Preimplantation Genetic Screening (PGS) is performed on cells obtained from embryo biopsies in Invitro Fertilization to test for the chromosomal content in the embryos.
PGS can be performed on cells from Day 3/ Day5 embryos in IVF and tests for chromosomal aneuploidies in all the 23 pairs of chromosomes and can also detect greater than 25% of mosaicism. Using Next Generation Sequencing PGS can be performed on single cells from the embryos.
Relevance of PGS in successful pregnancy is its ability to identify the chromosomally normal embryos for transfer into the uterus by avoiding the embryo transfer in the following conditions:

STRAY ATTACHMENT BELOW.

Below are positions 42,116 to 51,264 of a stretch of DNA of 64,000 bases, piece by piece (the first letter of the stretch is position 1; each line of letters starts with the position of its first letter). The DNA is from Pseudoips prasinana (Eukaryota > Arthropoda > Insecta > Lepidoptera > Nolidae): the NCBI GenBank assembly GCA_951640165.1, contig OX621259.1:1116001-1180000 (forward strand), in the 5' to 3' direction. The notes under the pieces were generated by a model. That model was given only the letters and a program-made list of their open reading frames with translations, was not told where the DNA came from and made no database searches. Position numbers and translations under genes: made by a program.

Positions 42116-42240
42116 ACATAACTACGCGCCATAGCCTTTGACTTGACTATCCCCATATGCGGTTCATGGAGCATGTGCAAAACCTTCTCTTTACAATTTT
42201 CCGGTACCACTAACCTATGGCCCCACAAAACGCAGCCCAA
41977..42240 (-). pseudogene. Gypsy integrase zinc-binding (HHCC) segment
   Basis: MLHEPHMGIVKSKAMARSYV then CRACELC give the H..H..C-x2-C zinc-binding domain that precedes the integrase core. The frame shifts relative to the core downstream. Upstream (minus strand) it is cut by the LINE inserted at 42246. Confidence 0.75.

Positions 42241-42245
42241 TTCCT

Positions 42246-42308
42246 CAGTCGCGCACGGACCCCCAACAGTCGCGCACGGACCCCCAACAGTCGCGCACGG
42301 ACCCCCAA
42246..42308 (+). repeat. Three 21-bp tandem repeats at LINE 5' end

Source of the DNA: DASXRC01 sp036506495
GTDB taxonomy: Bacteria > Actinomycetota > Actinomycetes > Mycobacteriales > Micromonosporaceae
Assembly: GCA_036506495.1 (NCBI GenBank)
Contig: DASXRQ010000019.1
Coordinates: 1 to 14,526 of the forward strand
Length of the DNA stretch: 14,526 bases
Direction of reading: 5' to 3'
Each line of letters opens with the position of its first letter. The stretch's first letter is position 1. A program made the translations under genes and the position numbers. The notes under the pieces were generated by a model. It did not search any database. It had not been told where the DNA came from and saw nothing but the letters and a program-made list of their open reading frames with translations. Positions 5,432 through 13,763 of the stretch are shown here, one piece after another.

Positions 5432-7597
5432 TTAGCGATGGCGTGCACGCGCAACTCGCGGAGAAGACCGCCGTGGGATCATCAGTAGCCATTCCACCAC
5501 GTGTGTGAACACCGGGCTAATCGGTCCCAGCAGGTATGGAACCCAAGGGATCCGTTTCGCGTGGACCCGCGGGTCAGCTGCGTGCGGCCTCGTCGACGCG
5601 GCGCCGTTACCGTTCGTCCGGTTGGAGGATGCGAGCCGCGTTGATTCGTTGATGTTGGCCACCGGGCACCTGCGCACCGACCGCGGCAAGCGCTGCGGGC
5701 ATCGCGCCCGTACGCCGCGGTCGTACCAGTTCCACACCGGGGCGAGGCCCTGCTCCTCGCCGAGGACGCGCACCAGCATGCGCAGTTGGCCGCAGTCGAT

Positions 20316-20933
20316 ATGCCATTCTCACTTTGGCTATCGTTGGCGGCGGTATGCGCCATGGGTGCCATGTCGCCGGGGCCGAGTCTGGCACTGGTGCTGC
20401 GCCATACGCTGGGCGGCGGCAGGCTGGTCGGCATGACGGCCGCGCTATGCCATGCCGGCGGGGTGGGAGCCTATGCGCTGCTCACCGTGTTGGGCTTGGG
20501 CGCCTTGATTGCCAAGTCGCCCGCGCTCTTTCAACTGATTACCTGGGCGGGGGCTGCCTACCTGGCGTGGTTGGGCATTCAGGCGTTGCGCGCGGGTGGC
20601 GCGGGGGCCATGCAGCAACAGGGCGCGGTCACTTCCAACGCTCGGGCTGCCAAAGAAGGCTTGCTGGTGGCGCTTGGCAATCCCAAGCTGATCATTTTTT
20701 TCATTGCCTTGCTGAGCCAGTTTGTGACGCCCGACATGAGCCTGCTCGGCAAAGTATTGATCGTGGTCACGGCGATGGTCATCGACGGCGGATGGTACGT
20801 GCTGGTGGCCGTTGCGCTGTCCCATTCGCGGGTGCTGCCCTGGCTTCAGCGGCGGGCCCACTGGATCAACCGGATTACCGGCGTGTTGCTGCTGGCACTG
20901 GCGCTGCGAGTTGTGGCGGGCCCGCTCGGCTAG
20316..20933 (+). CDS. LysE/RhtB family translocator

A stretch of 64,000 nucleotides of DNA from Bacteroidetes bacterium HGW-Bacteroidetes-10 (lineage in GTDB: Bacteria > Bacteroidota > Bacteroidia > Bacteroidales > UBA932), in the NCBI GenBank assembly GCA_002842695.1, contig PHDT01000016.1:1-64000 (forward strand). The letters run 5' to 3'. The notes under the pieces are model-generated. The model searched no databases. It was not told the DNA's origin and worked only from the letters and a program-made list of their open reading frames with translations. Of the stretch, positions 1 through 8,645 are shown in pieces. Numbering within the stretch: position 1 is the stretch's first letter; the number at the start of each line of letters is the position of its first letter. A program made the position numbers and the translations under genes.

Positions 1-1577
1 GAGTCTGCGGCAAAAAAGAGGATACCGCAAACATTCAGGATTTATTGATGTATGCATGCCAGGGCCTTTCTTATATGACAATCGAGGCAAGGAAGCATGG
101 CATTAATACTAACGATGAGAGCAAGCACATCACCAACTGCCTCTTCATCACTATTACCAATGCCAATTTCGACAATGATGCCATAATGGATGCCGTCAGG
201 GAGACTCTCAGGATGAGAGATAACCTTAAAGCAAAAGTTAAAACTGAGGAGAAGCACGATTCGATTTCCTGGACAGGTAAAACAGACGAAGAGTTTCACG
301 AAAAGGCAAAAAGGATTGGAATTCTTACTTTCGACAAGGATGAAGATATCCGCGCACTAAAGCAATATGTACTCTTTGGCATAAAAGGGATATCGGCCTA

In IVF as over half of all embryos can be cytogenetically abnormal, excluding these embryos from selection has improved ongoing implantation rates in some studies.
Women, in older age groups (>38 years) and those who have had repeated failure in vitro fertilisation, are more likely to produce cytogenetically abnormal embryos, which are not capable of normal development.
The chromosomes that are responsible for the major survivable aneuploidies (for example, 13, 18, 21) can be examined from an embryo biopsy using NGS.
Who should go for PGS?
PGD is testing the embryo for known genetic disorders in the parents, if either or both biological parents are affected or carriers of a specific genetic variation.
PGD is planned for people with a genetic predisposition and/or with the probability of transmitting a known genetic abnormality, families with a history of single-gene deficiencies such as cystic fibrosis, sickle cell anaemia and muscular dystrophy can be identified.
Targeted Next Generation Sequencing is performed after work up of the parents.
Who should go for PGD?
Common genetic disorders, that are tested in PGD: